There are countless pitfalls in stock preparation that can haunt even the most skillful woodworking that may follow. Twist, convex edges, and bowed surfaces are common inaccuracies that create problems. As for efficiency, well, I like making things and I do not want to spend forever grunting out stock, so the noise emanating from well-tuned machinery is music to my ears at the start of a project. Still, none of this works if a woodworker fails to appreciate wood movement from moisture exchange as well as from stresses created in the drying process.

By way of explaining how I settled on the combination machine, let me recount my stock preparation history. I think many readers will relate to much of it. Very early on, two things became obvious. First, it is very limiting to use only the thicknesses available in pre-dimensioned hardwoods, and second, dimensioning with only hand tools is slow and really not a lot of fun.

So, I got one of those ubiquitous cast iron 6″ jointers, and rigged up a marginally effective way to also use it as a thicknesser. Then, some years later, in the late 1980s, I bought a Ryobi AP-10 portable thickness planer, and its 10″ capacity made me feel like I was in heaven (“. . . man”). Still, I was stuck with only 6″ of machine jointing capacity and, despite trying the workarounds found in the tips sections of magazines, I was still doing too much hand work and longed for more machine jointing width, especially since I enjoy using fairly wide boards in my projects.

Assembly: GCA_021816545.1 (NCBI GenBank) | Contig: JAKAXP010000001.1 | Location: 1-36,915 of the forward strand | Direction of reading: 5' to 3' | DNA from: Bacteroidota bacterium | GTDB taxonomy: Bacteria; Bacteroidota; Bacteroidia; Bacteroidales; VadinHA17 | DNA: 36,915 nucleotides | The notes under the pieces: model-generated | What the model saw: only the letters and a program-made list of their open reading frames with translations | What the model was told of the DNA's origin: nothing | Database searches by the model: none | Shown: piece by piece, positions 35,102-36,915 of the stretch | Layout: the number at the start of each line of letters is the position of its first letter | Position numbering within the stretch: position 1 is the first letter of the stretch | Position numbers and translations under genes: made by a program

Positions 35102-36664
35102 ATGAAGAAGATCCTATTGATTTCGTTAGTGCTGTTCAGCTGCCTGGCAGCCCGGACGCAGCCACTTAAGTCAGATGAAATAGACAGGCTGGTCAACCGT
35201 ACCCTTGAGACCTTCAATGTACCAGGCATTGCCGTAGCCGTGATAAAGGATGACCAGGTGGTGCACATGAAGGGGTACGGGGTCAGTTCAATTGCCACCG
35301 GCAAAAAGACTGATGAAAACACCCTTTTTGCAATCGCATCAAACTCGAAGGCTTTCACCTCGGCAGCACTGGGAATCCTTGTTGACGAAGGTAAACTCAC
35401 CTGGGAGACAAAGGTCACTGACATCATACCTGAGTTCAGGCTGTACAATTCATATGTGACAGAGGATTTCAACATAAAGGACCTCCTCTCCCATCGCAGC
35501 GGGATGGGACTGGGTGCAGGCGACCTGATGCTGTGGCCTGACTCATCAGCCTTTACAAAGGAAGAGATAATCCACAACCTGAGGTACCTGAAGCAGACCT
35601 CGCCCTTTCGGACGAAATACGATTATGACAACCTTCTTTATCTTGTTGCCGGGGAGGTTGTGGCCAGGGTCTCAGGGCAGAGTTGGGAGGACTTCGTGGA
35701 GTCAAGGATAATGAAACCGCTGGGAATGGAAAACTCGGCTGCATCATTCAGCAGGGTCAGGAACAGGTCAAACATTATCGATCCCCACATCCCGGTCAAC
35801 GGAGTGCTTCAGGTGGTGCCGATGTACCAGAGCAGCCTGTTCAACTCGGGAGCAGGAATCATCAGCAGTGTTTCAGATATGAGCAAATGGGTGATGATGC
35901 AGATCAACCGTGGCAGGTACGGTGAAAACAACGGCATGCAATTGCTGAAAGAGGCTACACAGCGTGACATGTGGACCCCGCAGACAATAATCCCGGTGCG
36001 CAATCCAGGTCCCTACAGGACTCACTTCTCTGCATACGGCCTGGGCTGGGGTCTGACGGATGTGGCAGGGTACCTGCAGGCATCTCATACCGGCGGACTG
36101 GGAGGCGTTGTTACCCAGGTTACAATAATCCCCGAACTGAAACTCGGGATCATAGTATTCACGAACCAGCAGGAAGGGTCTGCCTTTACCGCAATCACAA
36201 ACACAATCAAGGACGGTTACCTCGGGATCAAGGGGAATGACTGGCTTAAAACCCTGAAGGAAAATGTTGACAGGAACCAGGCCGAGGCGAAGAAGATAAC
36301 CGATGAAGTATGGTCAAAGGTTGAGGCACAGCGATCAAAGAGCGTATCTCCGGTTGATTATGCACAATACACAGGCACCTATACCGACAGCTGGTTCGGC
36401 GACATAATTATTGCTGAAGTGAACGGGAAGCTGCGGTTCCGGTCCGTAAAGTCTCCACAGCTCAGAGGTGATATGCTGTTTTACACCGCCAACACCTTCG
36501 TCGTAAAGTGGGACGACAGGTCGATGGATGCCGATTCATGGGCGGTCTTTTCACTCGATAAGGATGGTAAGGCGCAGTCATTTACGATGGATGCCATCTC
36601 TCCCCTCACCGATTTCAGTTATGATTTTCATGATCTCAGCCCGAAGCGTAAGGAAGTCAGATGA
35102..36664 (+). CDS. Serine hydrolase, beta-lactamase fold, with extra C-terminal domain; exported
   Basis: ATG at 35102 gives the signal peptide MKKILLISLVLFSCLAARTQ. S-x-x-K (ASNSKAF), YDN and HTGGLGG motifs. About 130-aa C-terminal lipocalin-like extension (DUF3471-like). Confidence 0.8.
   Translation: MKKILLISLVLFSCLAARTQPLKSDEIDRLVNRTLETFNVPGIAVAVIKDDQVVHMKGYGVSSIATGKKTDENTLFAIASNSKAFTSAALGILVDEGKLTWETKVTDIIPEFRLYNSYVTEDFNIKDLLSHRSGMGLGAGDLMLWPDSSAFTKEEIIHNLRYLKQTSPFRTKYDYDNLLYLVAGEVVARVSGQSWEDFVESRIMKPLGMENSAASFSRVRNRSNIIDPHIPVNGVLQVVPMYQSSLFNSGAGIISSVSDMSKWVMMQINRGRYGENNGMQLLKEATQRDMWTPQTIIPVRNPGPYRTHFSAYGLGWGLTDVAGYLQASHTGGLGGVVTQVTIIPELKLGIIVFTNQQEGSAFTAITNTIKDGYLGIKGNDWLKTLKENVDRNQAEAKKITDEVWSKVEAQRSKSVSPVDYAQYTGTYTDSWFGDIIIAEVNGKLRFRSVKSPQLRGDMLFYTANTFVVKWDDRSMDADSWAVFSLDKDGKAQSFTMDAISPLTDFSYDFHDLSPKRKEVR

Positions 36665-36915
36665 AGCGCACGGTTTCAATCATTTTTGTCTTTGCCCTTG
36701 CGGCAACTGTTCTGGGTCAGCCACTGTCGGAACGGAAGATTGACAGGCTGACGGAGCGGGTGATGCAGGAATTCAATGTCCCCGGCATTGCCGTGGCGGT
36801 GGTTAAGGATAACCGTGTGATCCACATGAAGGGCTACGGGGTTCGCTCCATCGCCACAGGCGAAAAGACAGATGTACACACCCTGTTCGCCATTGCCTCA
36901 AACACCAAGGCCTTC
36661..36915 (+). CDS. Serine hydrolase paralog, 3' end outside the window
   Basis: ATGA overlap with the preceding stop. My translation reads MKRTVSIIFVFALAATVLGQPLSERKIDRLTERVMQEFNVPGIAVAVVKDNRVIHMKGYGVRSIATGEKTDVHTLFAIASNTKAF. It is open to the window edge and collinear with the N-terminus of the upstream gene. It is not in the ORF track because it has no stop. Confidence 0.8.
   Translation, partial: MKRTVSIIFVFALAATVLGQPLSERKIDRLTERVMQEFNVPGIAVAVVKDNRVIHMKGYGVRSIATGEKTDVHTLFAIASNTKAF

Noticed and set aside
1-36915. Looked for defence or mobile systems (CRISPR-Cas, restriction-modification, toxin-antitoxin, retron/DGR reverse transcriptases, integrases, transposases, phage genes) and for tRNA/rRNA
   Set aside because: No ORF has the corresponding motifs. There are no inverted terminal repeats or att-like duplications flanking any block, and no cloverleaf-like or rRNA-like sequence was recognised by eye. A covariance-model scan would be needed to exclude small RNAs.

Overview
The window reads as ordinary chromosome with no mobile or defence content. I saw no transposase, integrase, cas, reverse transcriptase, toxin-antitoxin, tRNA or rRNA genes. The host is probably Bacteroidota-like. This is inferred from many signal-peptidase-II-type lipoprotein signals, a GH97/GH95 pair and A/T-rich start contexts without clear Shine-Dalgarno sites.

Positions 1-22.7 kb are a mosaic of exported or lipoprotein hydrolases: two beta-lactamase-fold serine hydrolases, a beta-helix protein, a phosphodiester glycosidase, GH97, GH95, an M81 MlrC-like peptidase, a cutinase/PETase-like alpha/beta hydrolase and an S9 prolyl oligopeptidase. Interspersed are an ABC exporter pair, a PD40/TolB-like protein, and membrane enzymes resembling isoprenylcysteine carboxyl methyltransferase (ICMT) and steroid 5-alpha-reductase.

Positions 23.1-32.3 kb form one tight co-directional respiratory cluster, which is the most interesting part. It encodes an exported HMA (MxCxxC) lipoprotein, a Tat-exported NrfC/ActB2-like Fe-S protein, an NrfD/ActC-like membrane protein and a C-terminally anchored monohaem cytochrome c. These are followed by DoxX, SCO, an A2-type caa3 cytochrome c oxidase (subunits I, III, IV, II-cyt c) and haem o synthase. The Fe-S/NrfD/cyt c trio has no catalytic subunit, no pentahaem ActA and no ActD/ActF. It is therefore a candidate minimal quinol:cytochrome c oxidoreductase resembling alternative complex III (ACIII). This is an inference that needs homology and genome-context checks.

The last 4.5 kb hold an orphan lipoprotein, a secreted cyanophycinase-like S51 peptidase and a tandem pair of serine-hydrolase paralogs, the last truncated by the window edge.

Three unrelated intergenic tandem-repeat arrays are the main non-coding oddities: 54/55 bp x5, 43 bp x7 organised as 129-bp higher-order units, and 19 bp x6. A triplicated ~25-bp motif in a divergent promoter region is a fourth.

Enter, the Inca 10″ over-under jointer-planer. This wonderfully accurate machine, with its precise cast aluminum tables and great Tersa cutterhead, served well in my shop for more than ten years, perched on the feature-rich, battleship-grade stand I made for it. The only thing the dear Inca lacked was a lot of muscle, and so when I upgraded, I felt at peace selling it to a musical instrument maker.

Inca jointer-planer

Inca jointer-planer

Now, after 2 1/2 years of using the Hammer A3-31, and privately answering many inquiries about it, I’m ready to write. The opening photo shows off its width. I will discuss the A3-31 in some detail (spoiler alert) - I like it! – but will precede that with a post to consider the merits of the whole idea of a jointer-planer combo.